So why is this a big deal? For a majority of Photoshop users, this just plain will not matter or affect them. But for the Photoshop power-users (who are largely on the Mac platform), 64-bit computing would make a difference to them.

64-bit computing basically allows the application to process huge amounts of memory faster. Ultimately reducing processing time and creating a faster workflow. Nack gives an example.

For example, opening a 3.75 gigapixel image on a 4-core machine with 32GB RAM is about 10× faster.

I can’t say I know many people with a 4-core machine and 32GB of RAM…but the example still stands.

On the other hand, Gruber makes another great point.

Keep in mind that a Canon 1Ds Mark III — which sells at Amazon for $8,000 — generates 21 megapixel images. 3.75 gigapixels is 3,750 megapixels. You probably don’t have images like that.

I feel like a lot of the hoopla surrounding this is more of a principle issue than a real business or technology issue for a lot of people. I can’t imagine the backlash that has come from this is really felt by so many people.

The idea that Photoshop CS4 will run faster on a 64-bit version of Windows Vista makes people more upset than the reality of it. You have to remember that the average copy of Windows Vista is only 32-bit capable. You have to purchase a separate version of Vista to have 64-bit capabilities.

Ultimately I think Photoshop CS4’s 64-bit capabilities just won’t be a big deal. Such a small, concentrated number of Vista users will be using it that I think it will just be forgotten until CS5 with Photoshop supports 64-bit editing on both OSX and Windows.

Buzzword Preview 7 Released


Buzzword, now owned and operated by Adobe Systems, released its Preview 7. Here are the things you should know about this release:

Editor updates:

  • Background colors in text and table cells. Now you can color the header rows of a table, for example, to make them stand out, or shade just an individual cell to draw attention to its contents. We’ve also added text highlighting. In each case, choose the target cell(s) or text, go to the appropriate toolbar (table or formatting), and click on the additional color picker located there.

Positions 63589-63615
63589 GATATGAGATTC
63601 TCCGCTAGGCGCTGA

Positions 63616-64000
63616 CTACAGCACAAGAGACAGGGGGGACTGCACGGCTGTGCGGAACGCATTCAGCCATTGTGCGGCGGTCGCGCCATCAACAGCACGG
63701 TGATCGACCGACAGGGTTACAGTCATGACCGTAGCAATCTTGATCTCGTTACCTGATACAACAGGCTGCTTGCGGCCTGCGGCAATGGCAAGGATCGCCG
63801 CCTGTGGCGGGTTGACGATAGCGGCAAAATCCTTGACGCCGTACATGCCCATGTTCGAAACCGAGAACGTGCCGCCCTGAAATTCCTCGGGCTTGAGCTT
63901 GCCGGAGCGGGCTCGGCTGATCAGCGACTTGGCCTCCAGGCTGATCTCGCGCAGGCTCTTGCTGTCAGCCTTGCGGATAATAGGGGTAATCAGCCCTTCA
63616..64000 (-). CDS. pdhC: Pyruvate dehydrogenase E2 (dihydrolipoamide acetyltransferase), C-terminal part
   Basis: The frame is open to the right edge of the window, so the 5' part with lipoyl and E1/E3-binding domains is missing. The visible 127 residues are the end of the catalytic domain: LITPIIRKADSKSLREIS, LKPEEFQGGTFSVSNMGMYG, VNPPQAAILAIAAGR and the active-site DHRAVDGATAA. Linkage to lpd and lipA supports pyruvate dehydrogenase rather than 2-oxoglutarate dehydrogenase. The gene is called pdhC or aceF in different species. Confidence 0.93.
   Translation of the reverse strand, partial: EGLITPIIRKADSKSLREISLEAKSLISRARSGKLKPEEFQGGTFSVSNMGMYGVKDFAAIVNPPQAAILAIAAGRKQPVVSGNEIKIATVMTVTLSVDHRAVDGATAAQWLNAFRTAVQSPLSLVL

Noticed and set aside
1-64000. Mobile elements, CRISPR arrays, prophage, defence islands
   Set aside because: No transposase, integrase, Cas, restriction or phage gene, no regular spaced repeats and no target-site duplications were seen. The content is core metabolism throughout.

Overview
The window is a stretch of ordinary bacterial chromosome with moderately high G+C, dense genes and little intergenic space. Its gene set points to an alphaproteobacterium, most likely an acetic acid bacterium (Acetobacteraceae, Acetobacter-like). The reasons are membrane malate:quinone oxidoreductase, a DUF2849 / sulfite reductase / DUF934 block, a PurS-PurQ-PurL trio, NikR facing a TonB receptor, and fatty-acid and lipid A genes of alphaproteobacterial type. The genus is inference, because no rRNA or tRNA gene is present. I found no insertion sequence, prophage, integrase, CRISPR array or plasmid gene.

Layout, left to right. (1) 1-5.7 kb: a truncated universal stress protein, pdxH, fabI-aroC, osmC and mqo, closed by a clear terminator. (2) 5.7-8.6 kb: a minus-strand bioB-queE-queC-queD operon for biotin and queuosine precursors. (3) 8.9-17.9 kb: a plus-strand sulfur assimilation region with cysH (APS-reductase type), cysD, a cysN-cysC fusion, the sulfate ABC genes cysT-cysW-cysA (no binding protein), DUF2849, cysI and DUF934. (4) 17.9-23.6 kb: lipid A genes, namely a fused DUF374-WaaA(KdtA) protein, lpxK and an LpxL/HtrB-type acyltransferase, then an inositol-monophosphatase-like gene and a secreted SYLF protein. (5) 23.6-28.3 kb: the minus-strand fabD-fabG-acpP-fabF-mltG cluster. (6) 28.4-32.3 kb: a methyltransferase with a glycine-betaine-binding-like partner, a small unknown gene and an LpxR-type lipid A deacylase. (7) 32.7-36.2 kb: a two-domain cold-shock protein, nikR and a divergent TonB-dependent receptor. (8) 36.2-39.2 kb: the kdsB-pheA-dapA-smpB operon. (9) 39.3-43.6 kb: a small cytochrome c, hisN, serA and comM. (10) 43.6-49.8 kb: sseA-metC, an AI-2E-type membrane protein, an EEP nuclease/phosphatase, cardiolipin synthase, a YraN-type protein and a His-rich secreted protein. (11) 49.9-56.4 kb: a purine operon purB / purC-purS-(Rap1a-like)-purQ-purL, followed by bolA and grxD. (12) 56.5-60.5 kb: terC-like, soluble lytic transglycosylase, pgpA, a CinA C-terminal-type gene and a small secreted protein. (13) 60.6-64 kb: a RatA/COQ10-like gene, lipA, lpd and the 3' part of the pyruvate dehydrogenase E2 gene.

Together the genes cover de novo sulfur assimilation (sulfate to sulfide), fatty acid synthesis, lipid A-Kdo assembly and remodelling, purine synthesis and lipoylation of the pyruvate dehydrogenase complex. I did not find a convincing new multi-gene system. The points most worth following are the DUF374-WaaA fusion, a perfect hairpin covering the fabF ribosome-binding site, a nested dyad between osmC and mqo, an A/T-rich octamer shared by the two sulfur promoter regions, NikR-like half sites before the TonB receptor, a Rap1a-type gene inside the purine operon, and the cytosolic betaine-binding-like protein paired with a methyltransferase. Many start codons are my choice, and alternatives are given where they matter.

• We’ve also added some other functionality and conveniences in the Editor, like providing a visual sample of each font on our font drop down menu. We’ve also added strikethrough style for formatting. Finally, this version has check box lists – a useful way to keep track of tasks.

System changes:

  • Preview 7 now provides status on each user with whom you’ve shared the document – whether the document has been opened and if so, if the current version was opened or an older version. This is a more profound feature than it first appears, and a great way to ensure that everyone is up to date.
  • We heard that occasionally people had some trouble getting invitations to others via email, especially due to spam filters. In Preview 7, when you first invite someone to a Buzzword document, you can copy the invitation link to your clipboard. So you can email the link yourself, or send via IM.
  • We’ve also added import and export support for the new Word format, .docx, as well as plain text (.txt). We’ve also added the ability to export a Buzzword document to HTML, so you can post your Buzzword documents to web pages or blogs.
  • Finally, the document organizer will now remember the document sort order from one session to the next.

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[ via Buzzword Blog ]

Bookmark This: 60 Advanced Adobe Photoshop Tutorials

There is a great set of Photoshop tutorials over at that is probably worth a bookmark. I stumbled onto this little gem of a collection somehow and found a lot of the information very useful, if not now, maybe in the future. The tutorials are categories and include movie effects, photo manipulation, vector effects, digital coloring, and more. If you aren’t very advanced at Photoshop at this point, all the more reason to bookmark it and come back later.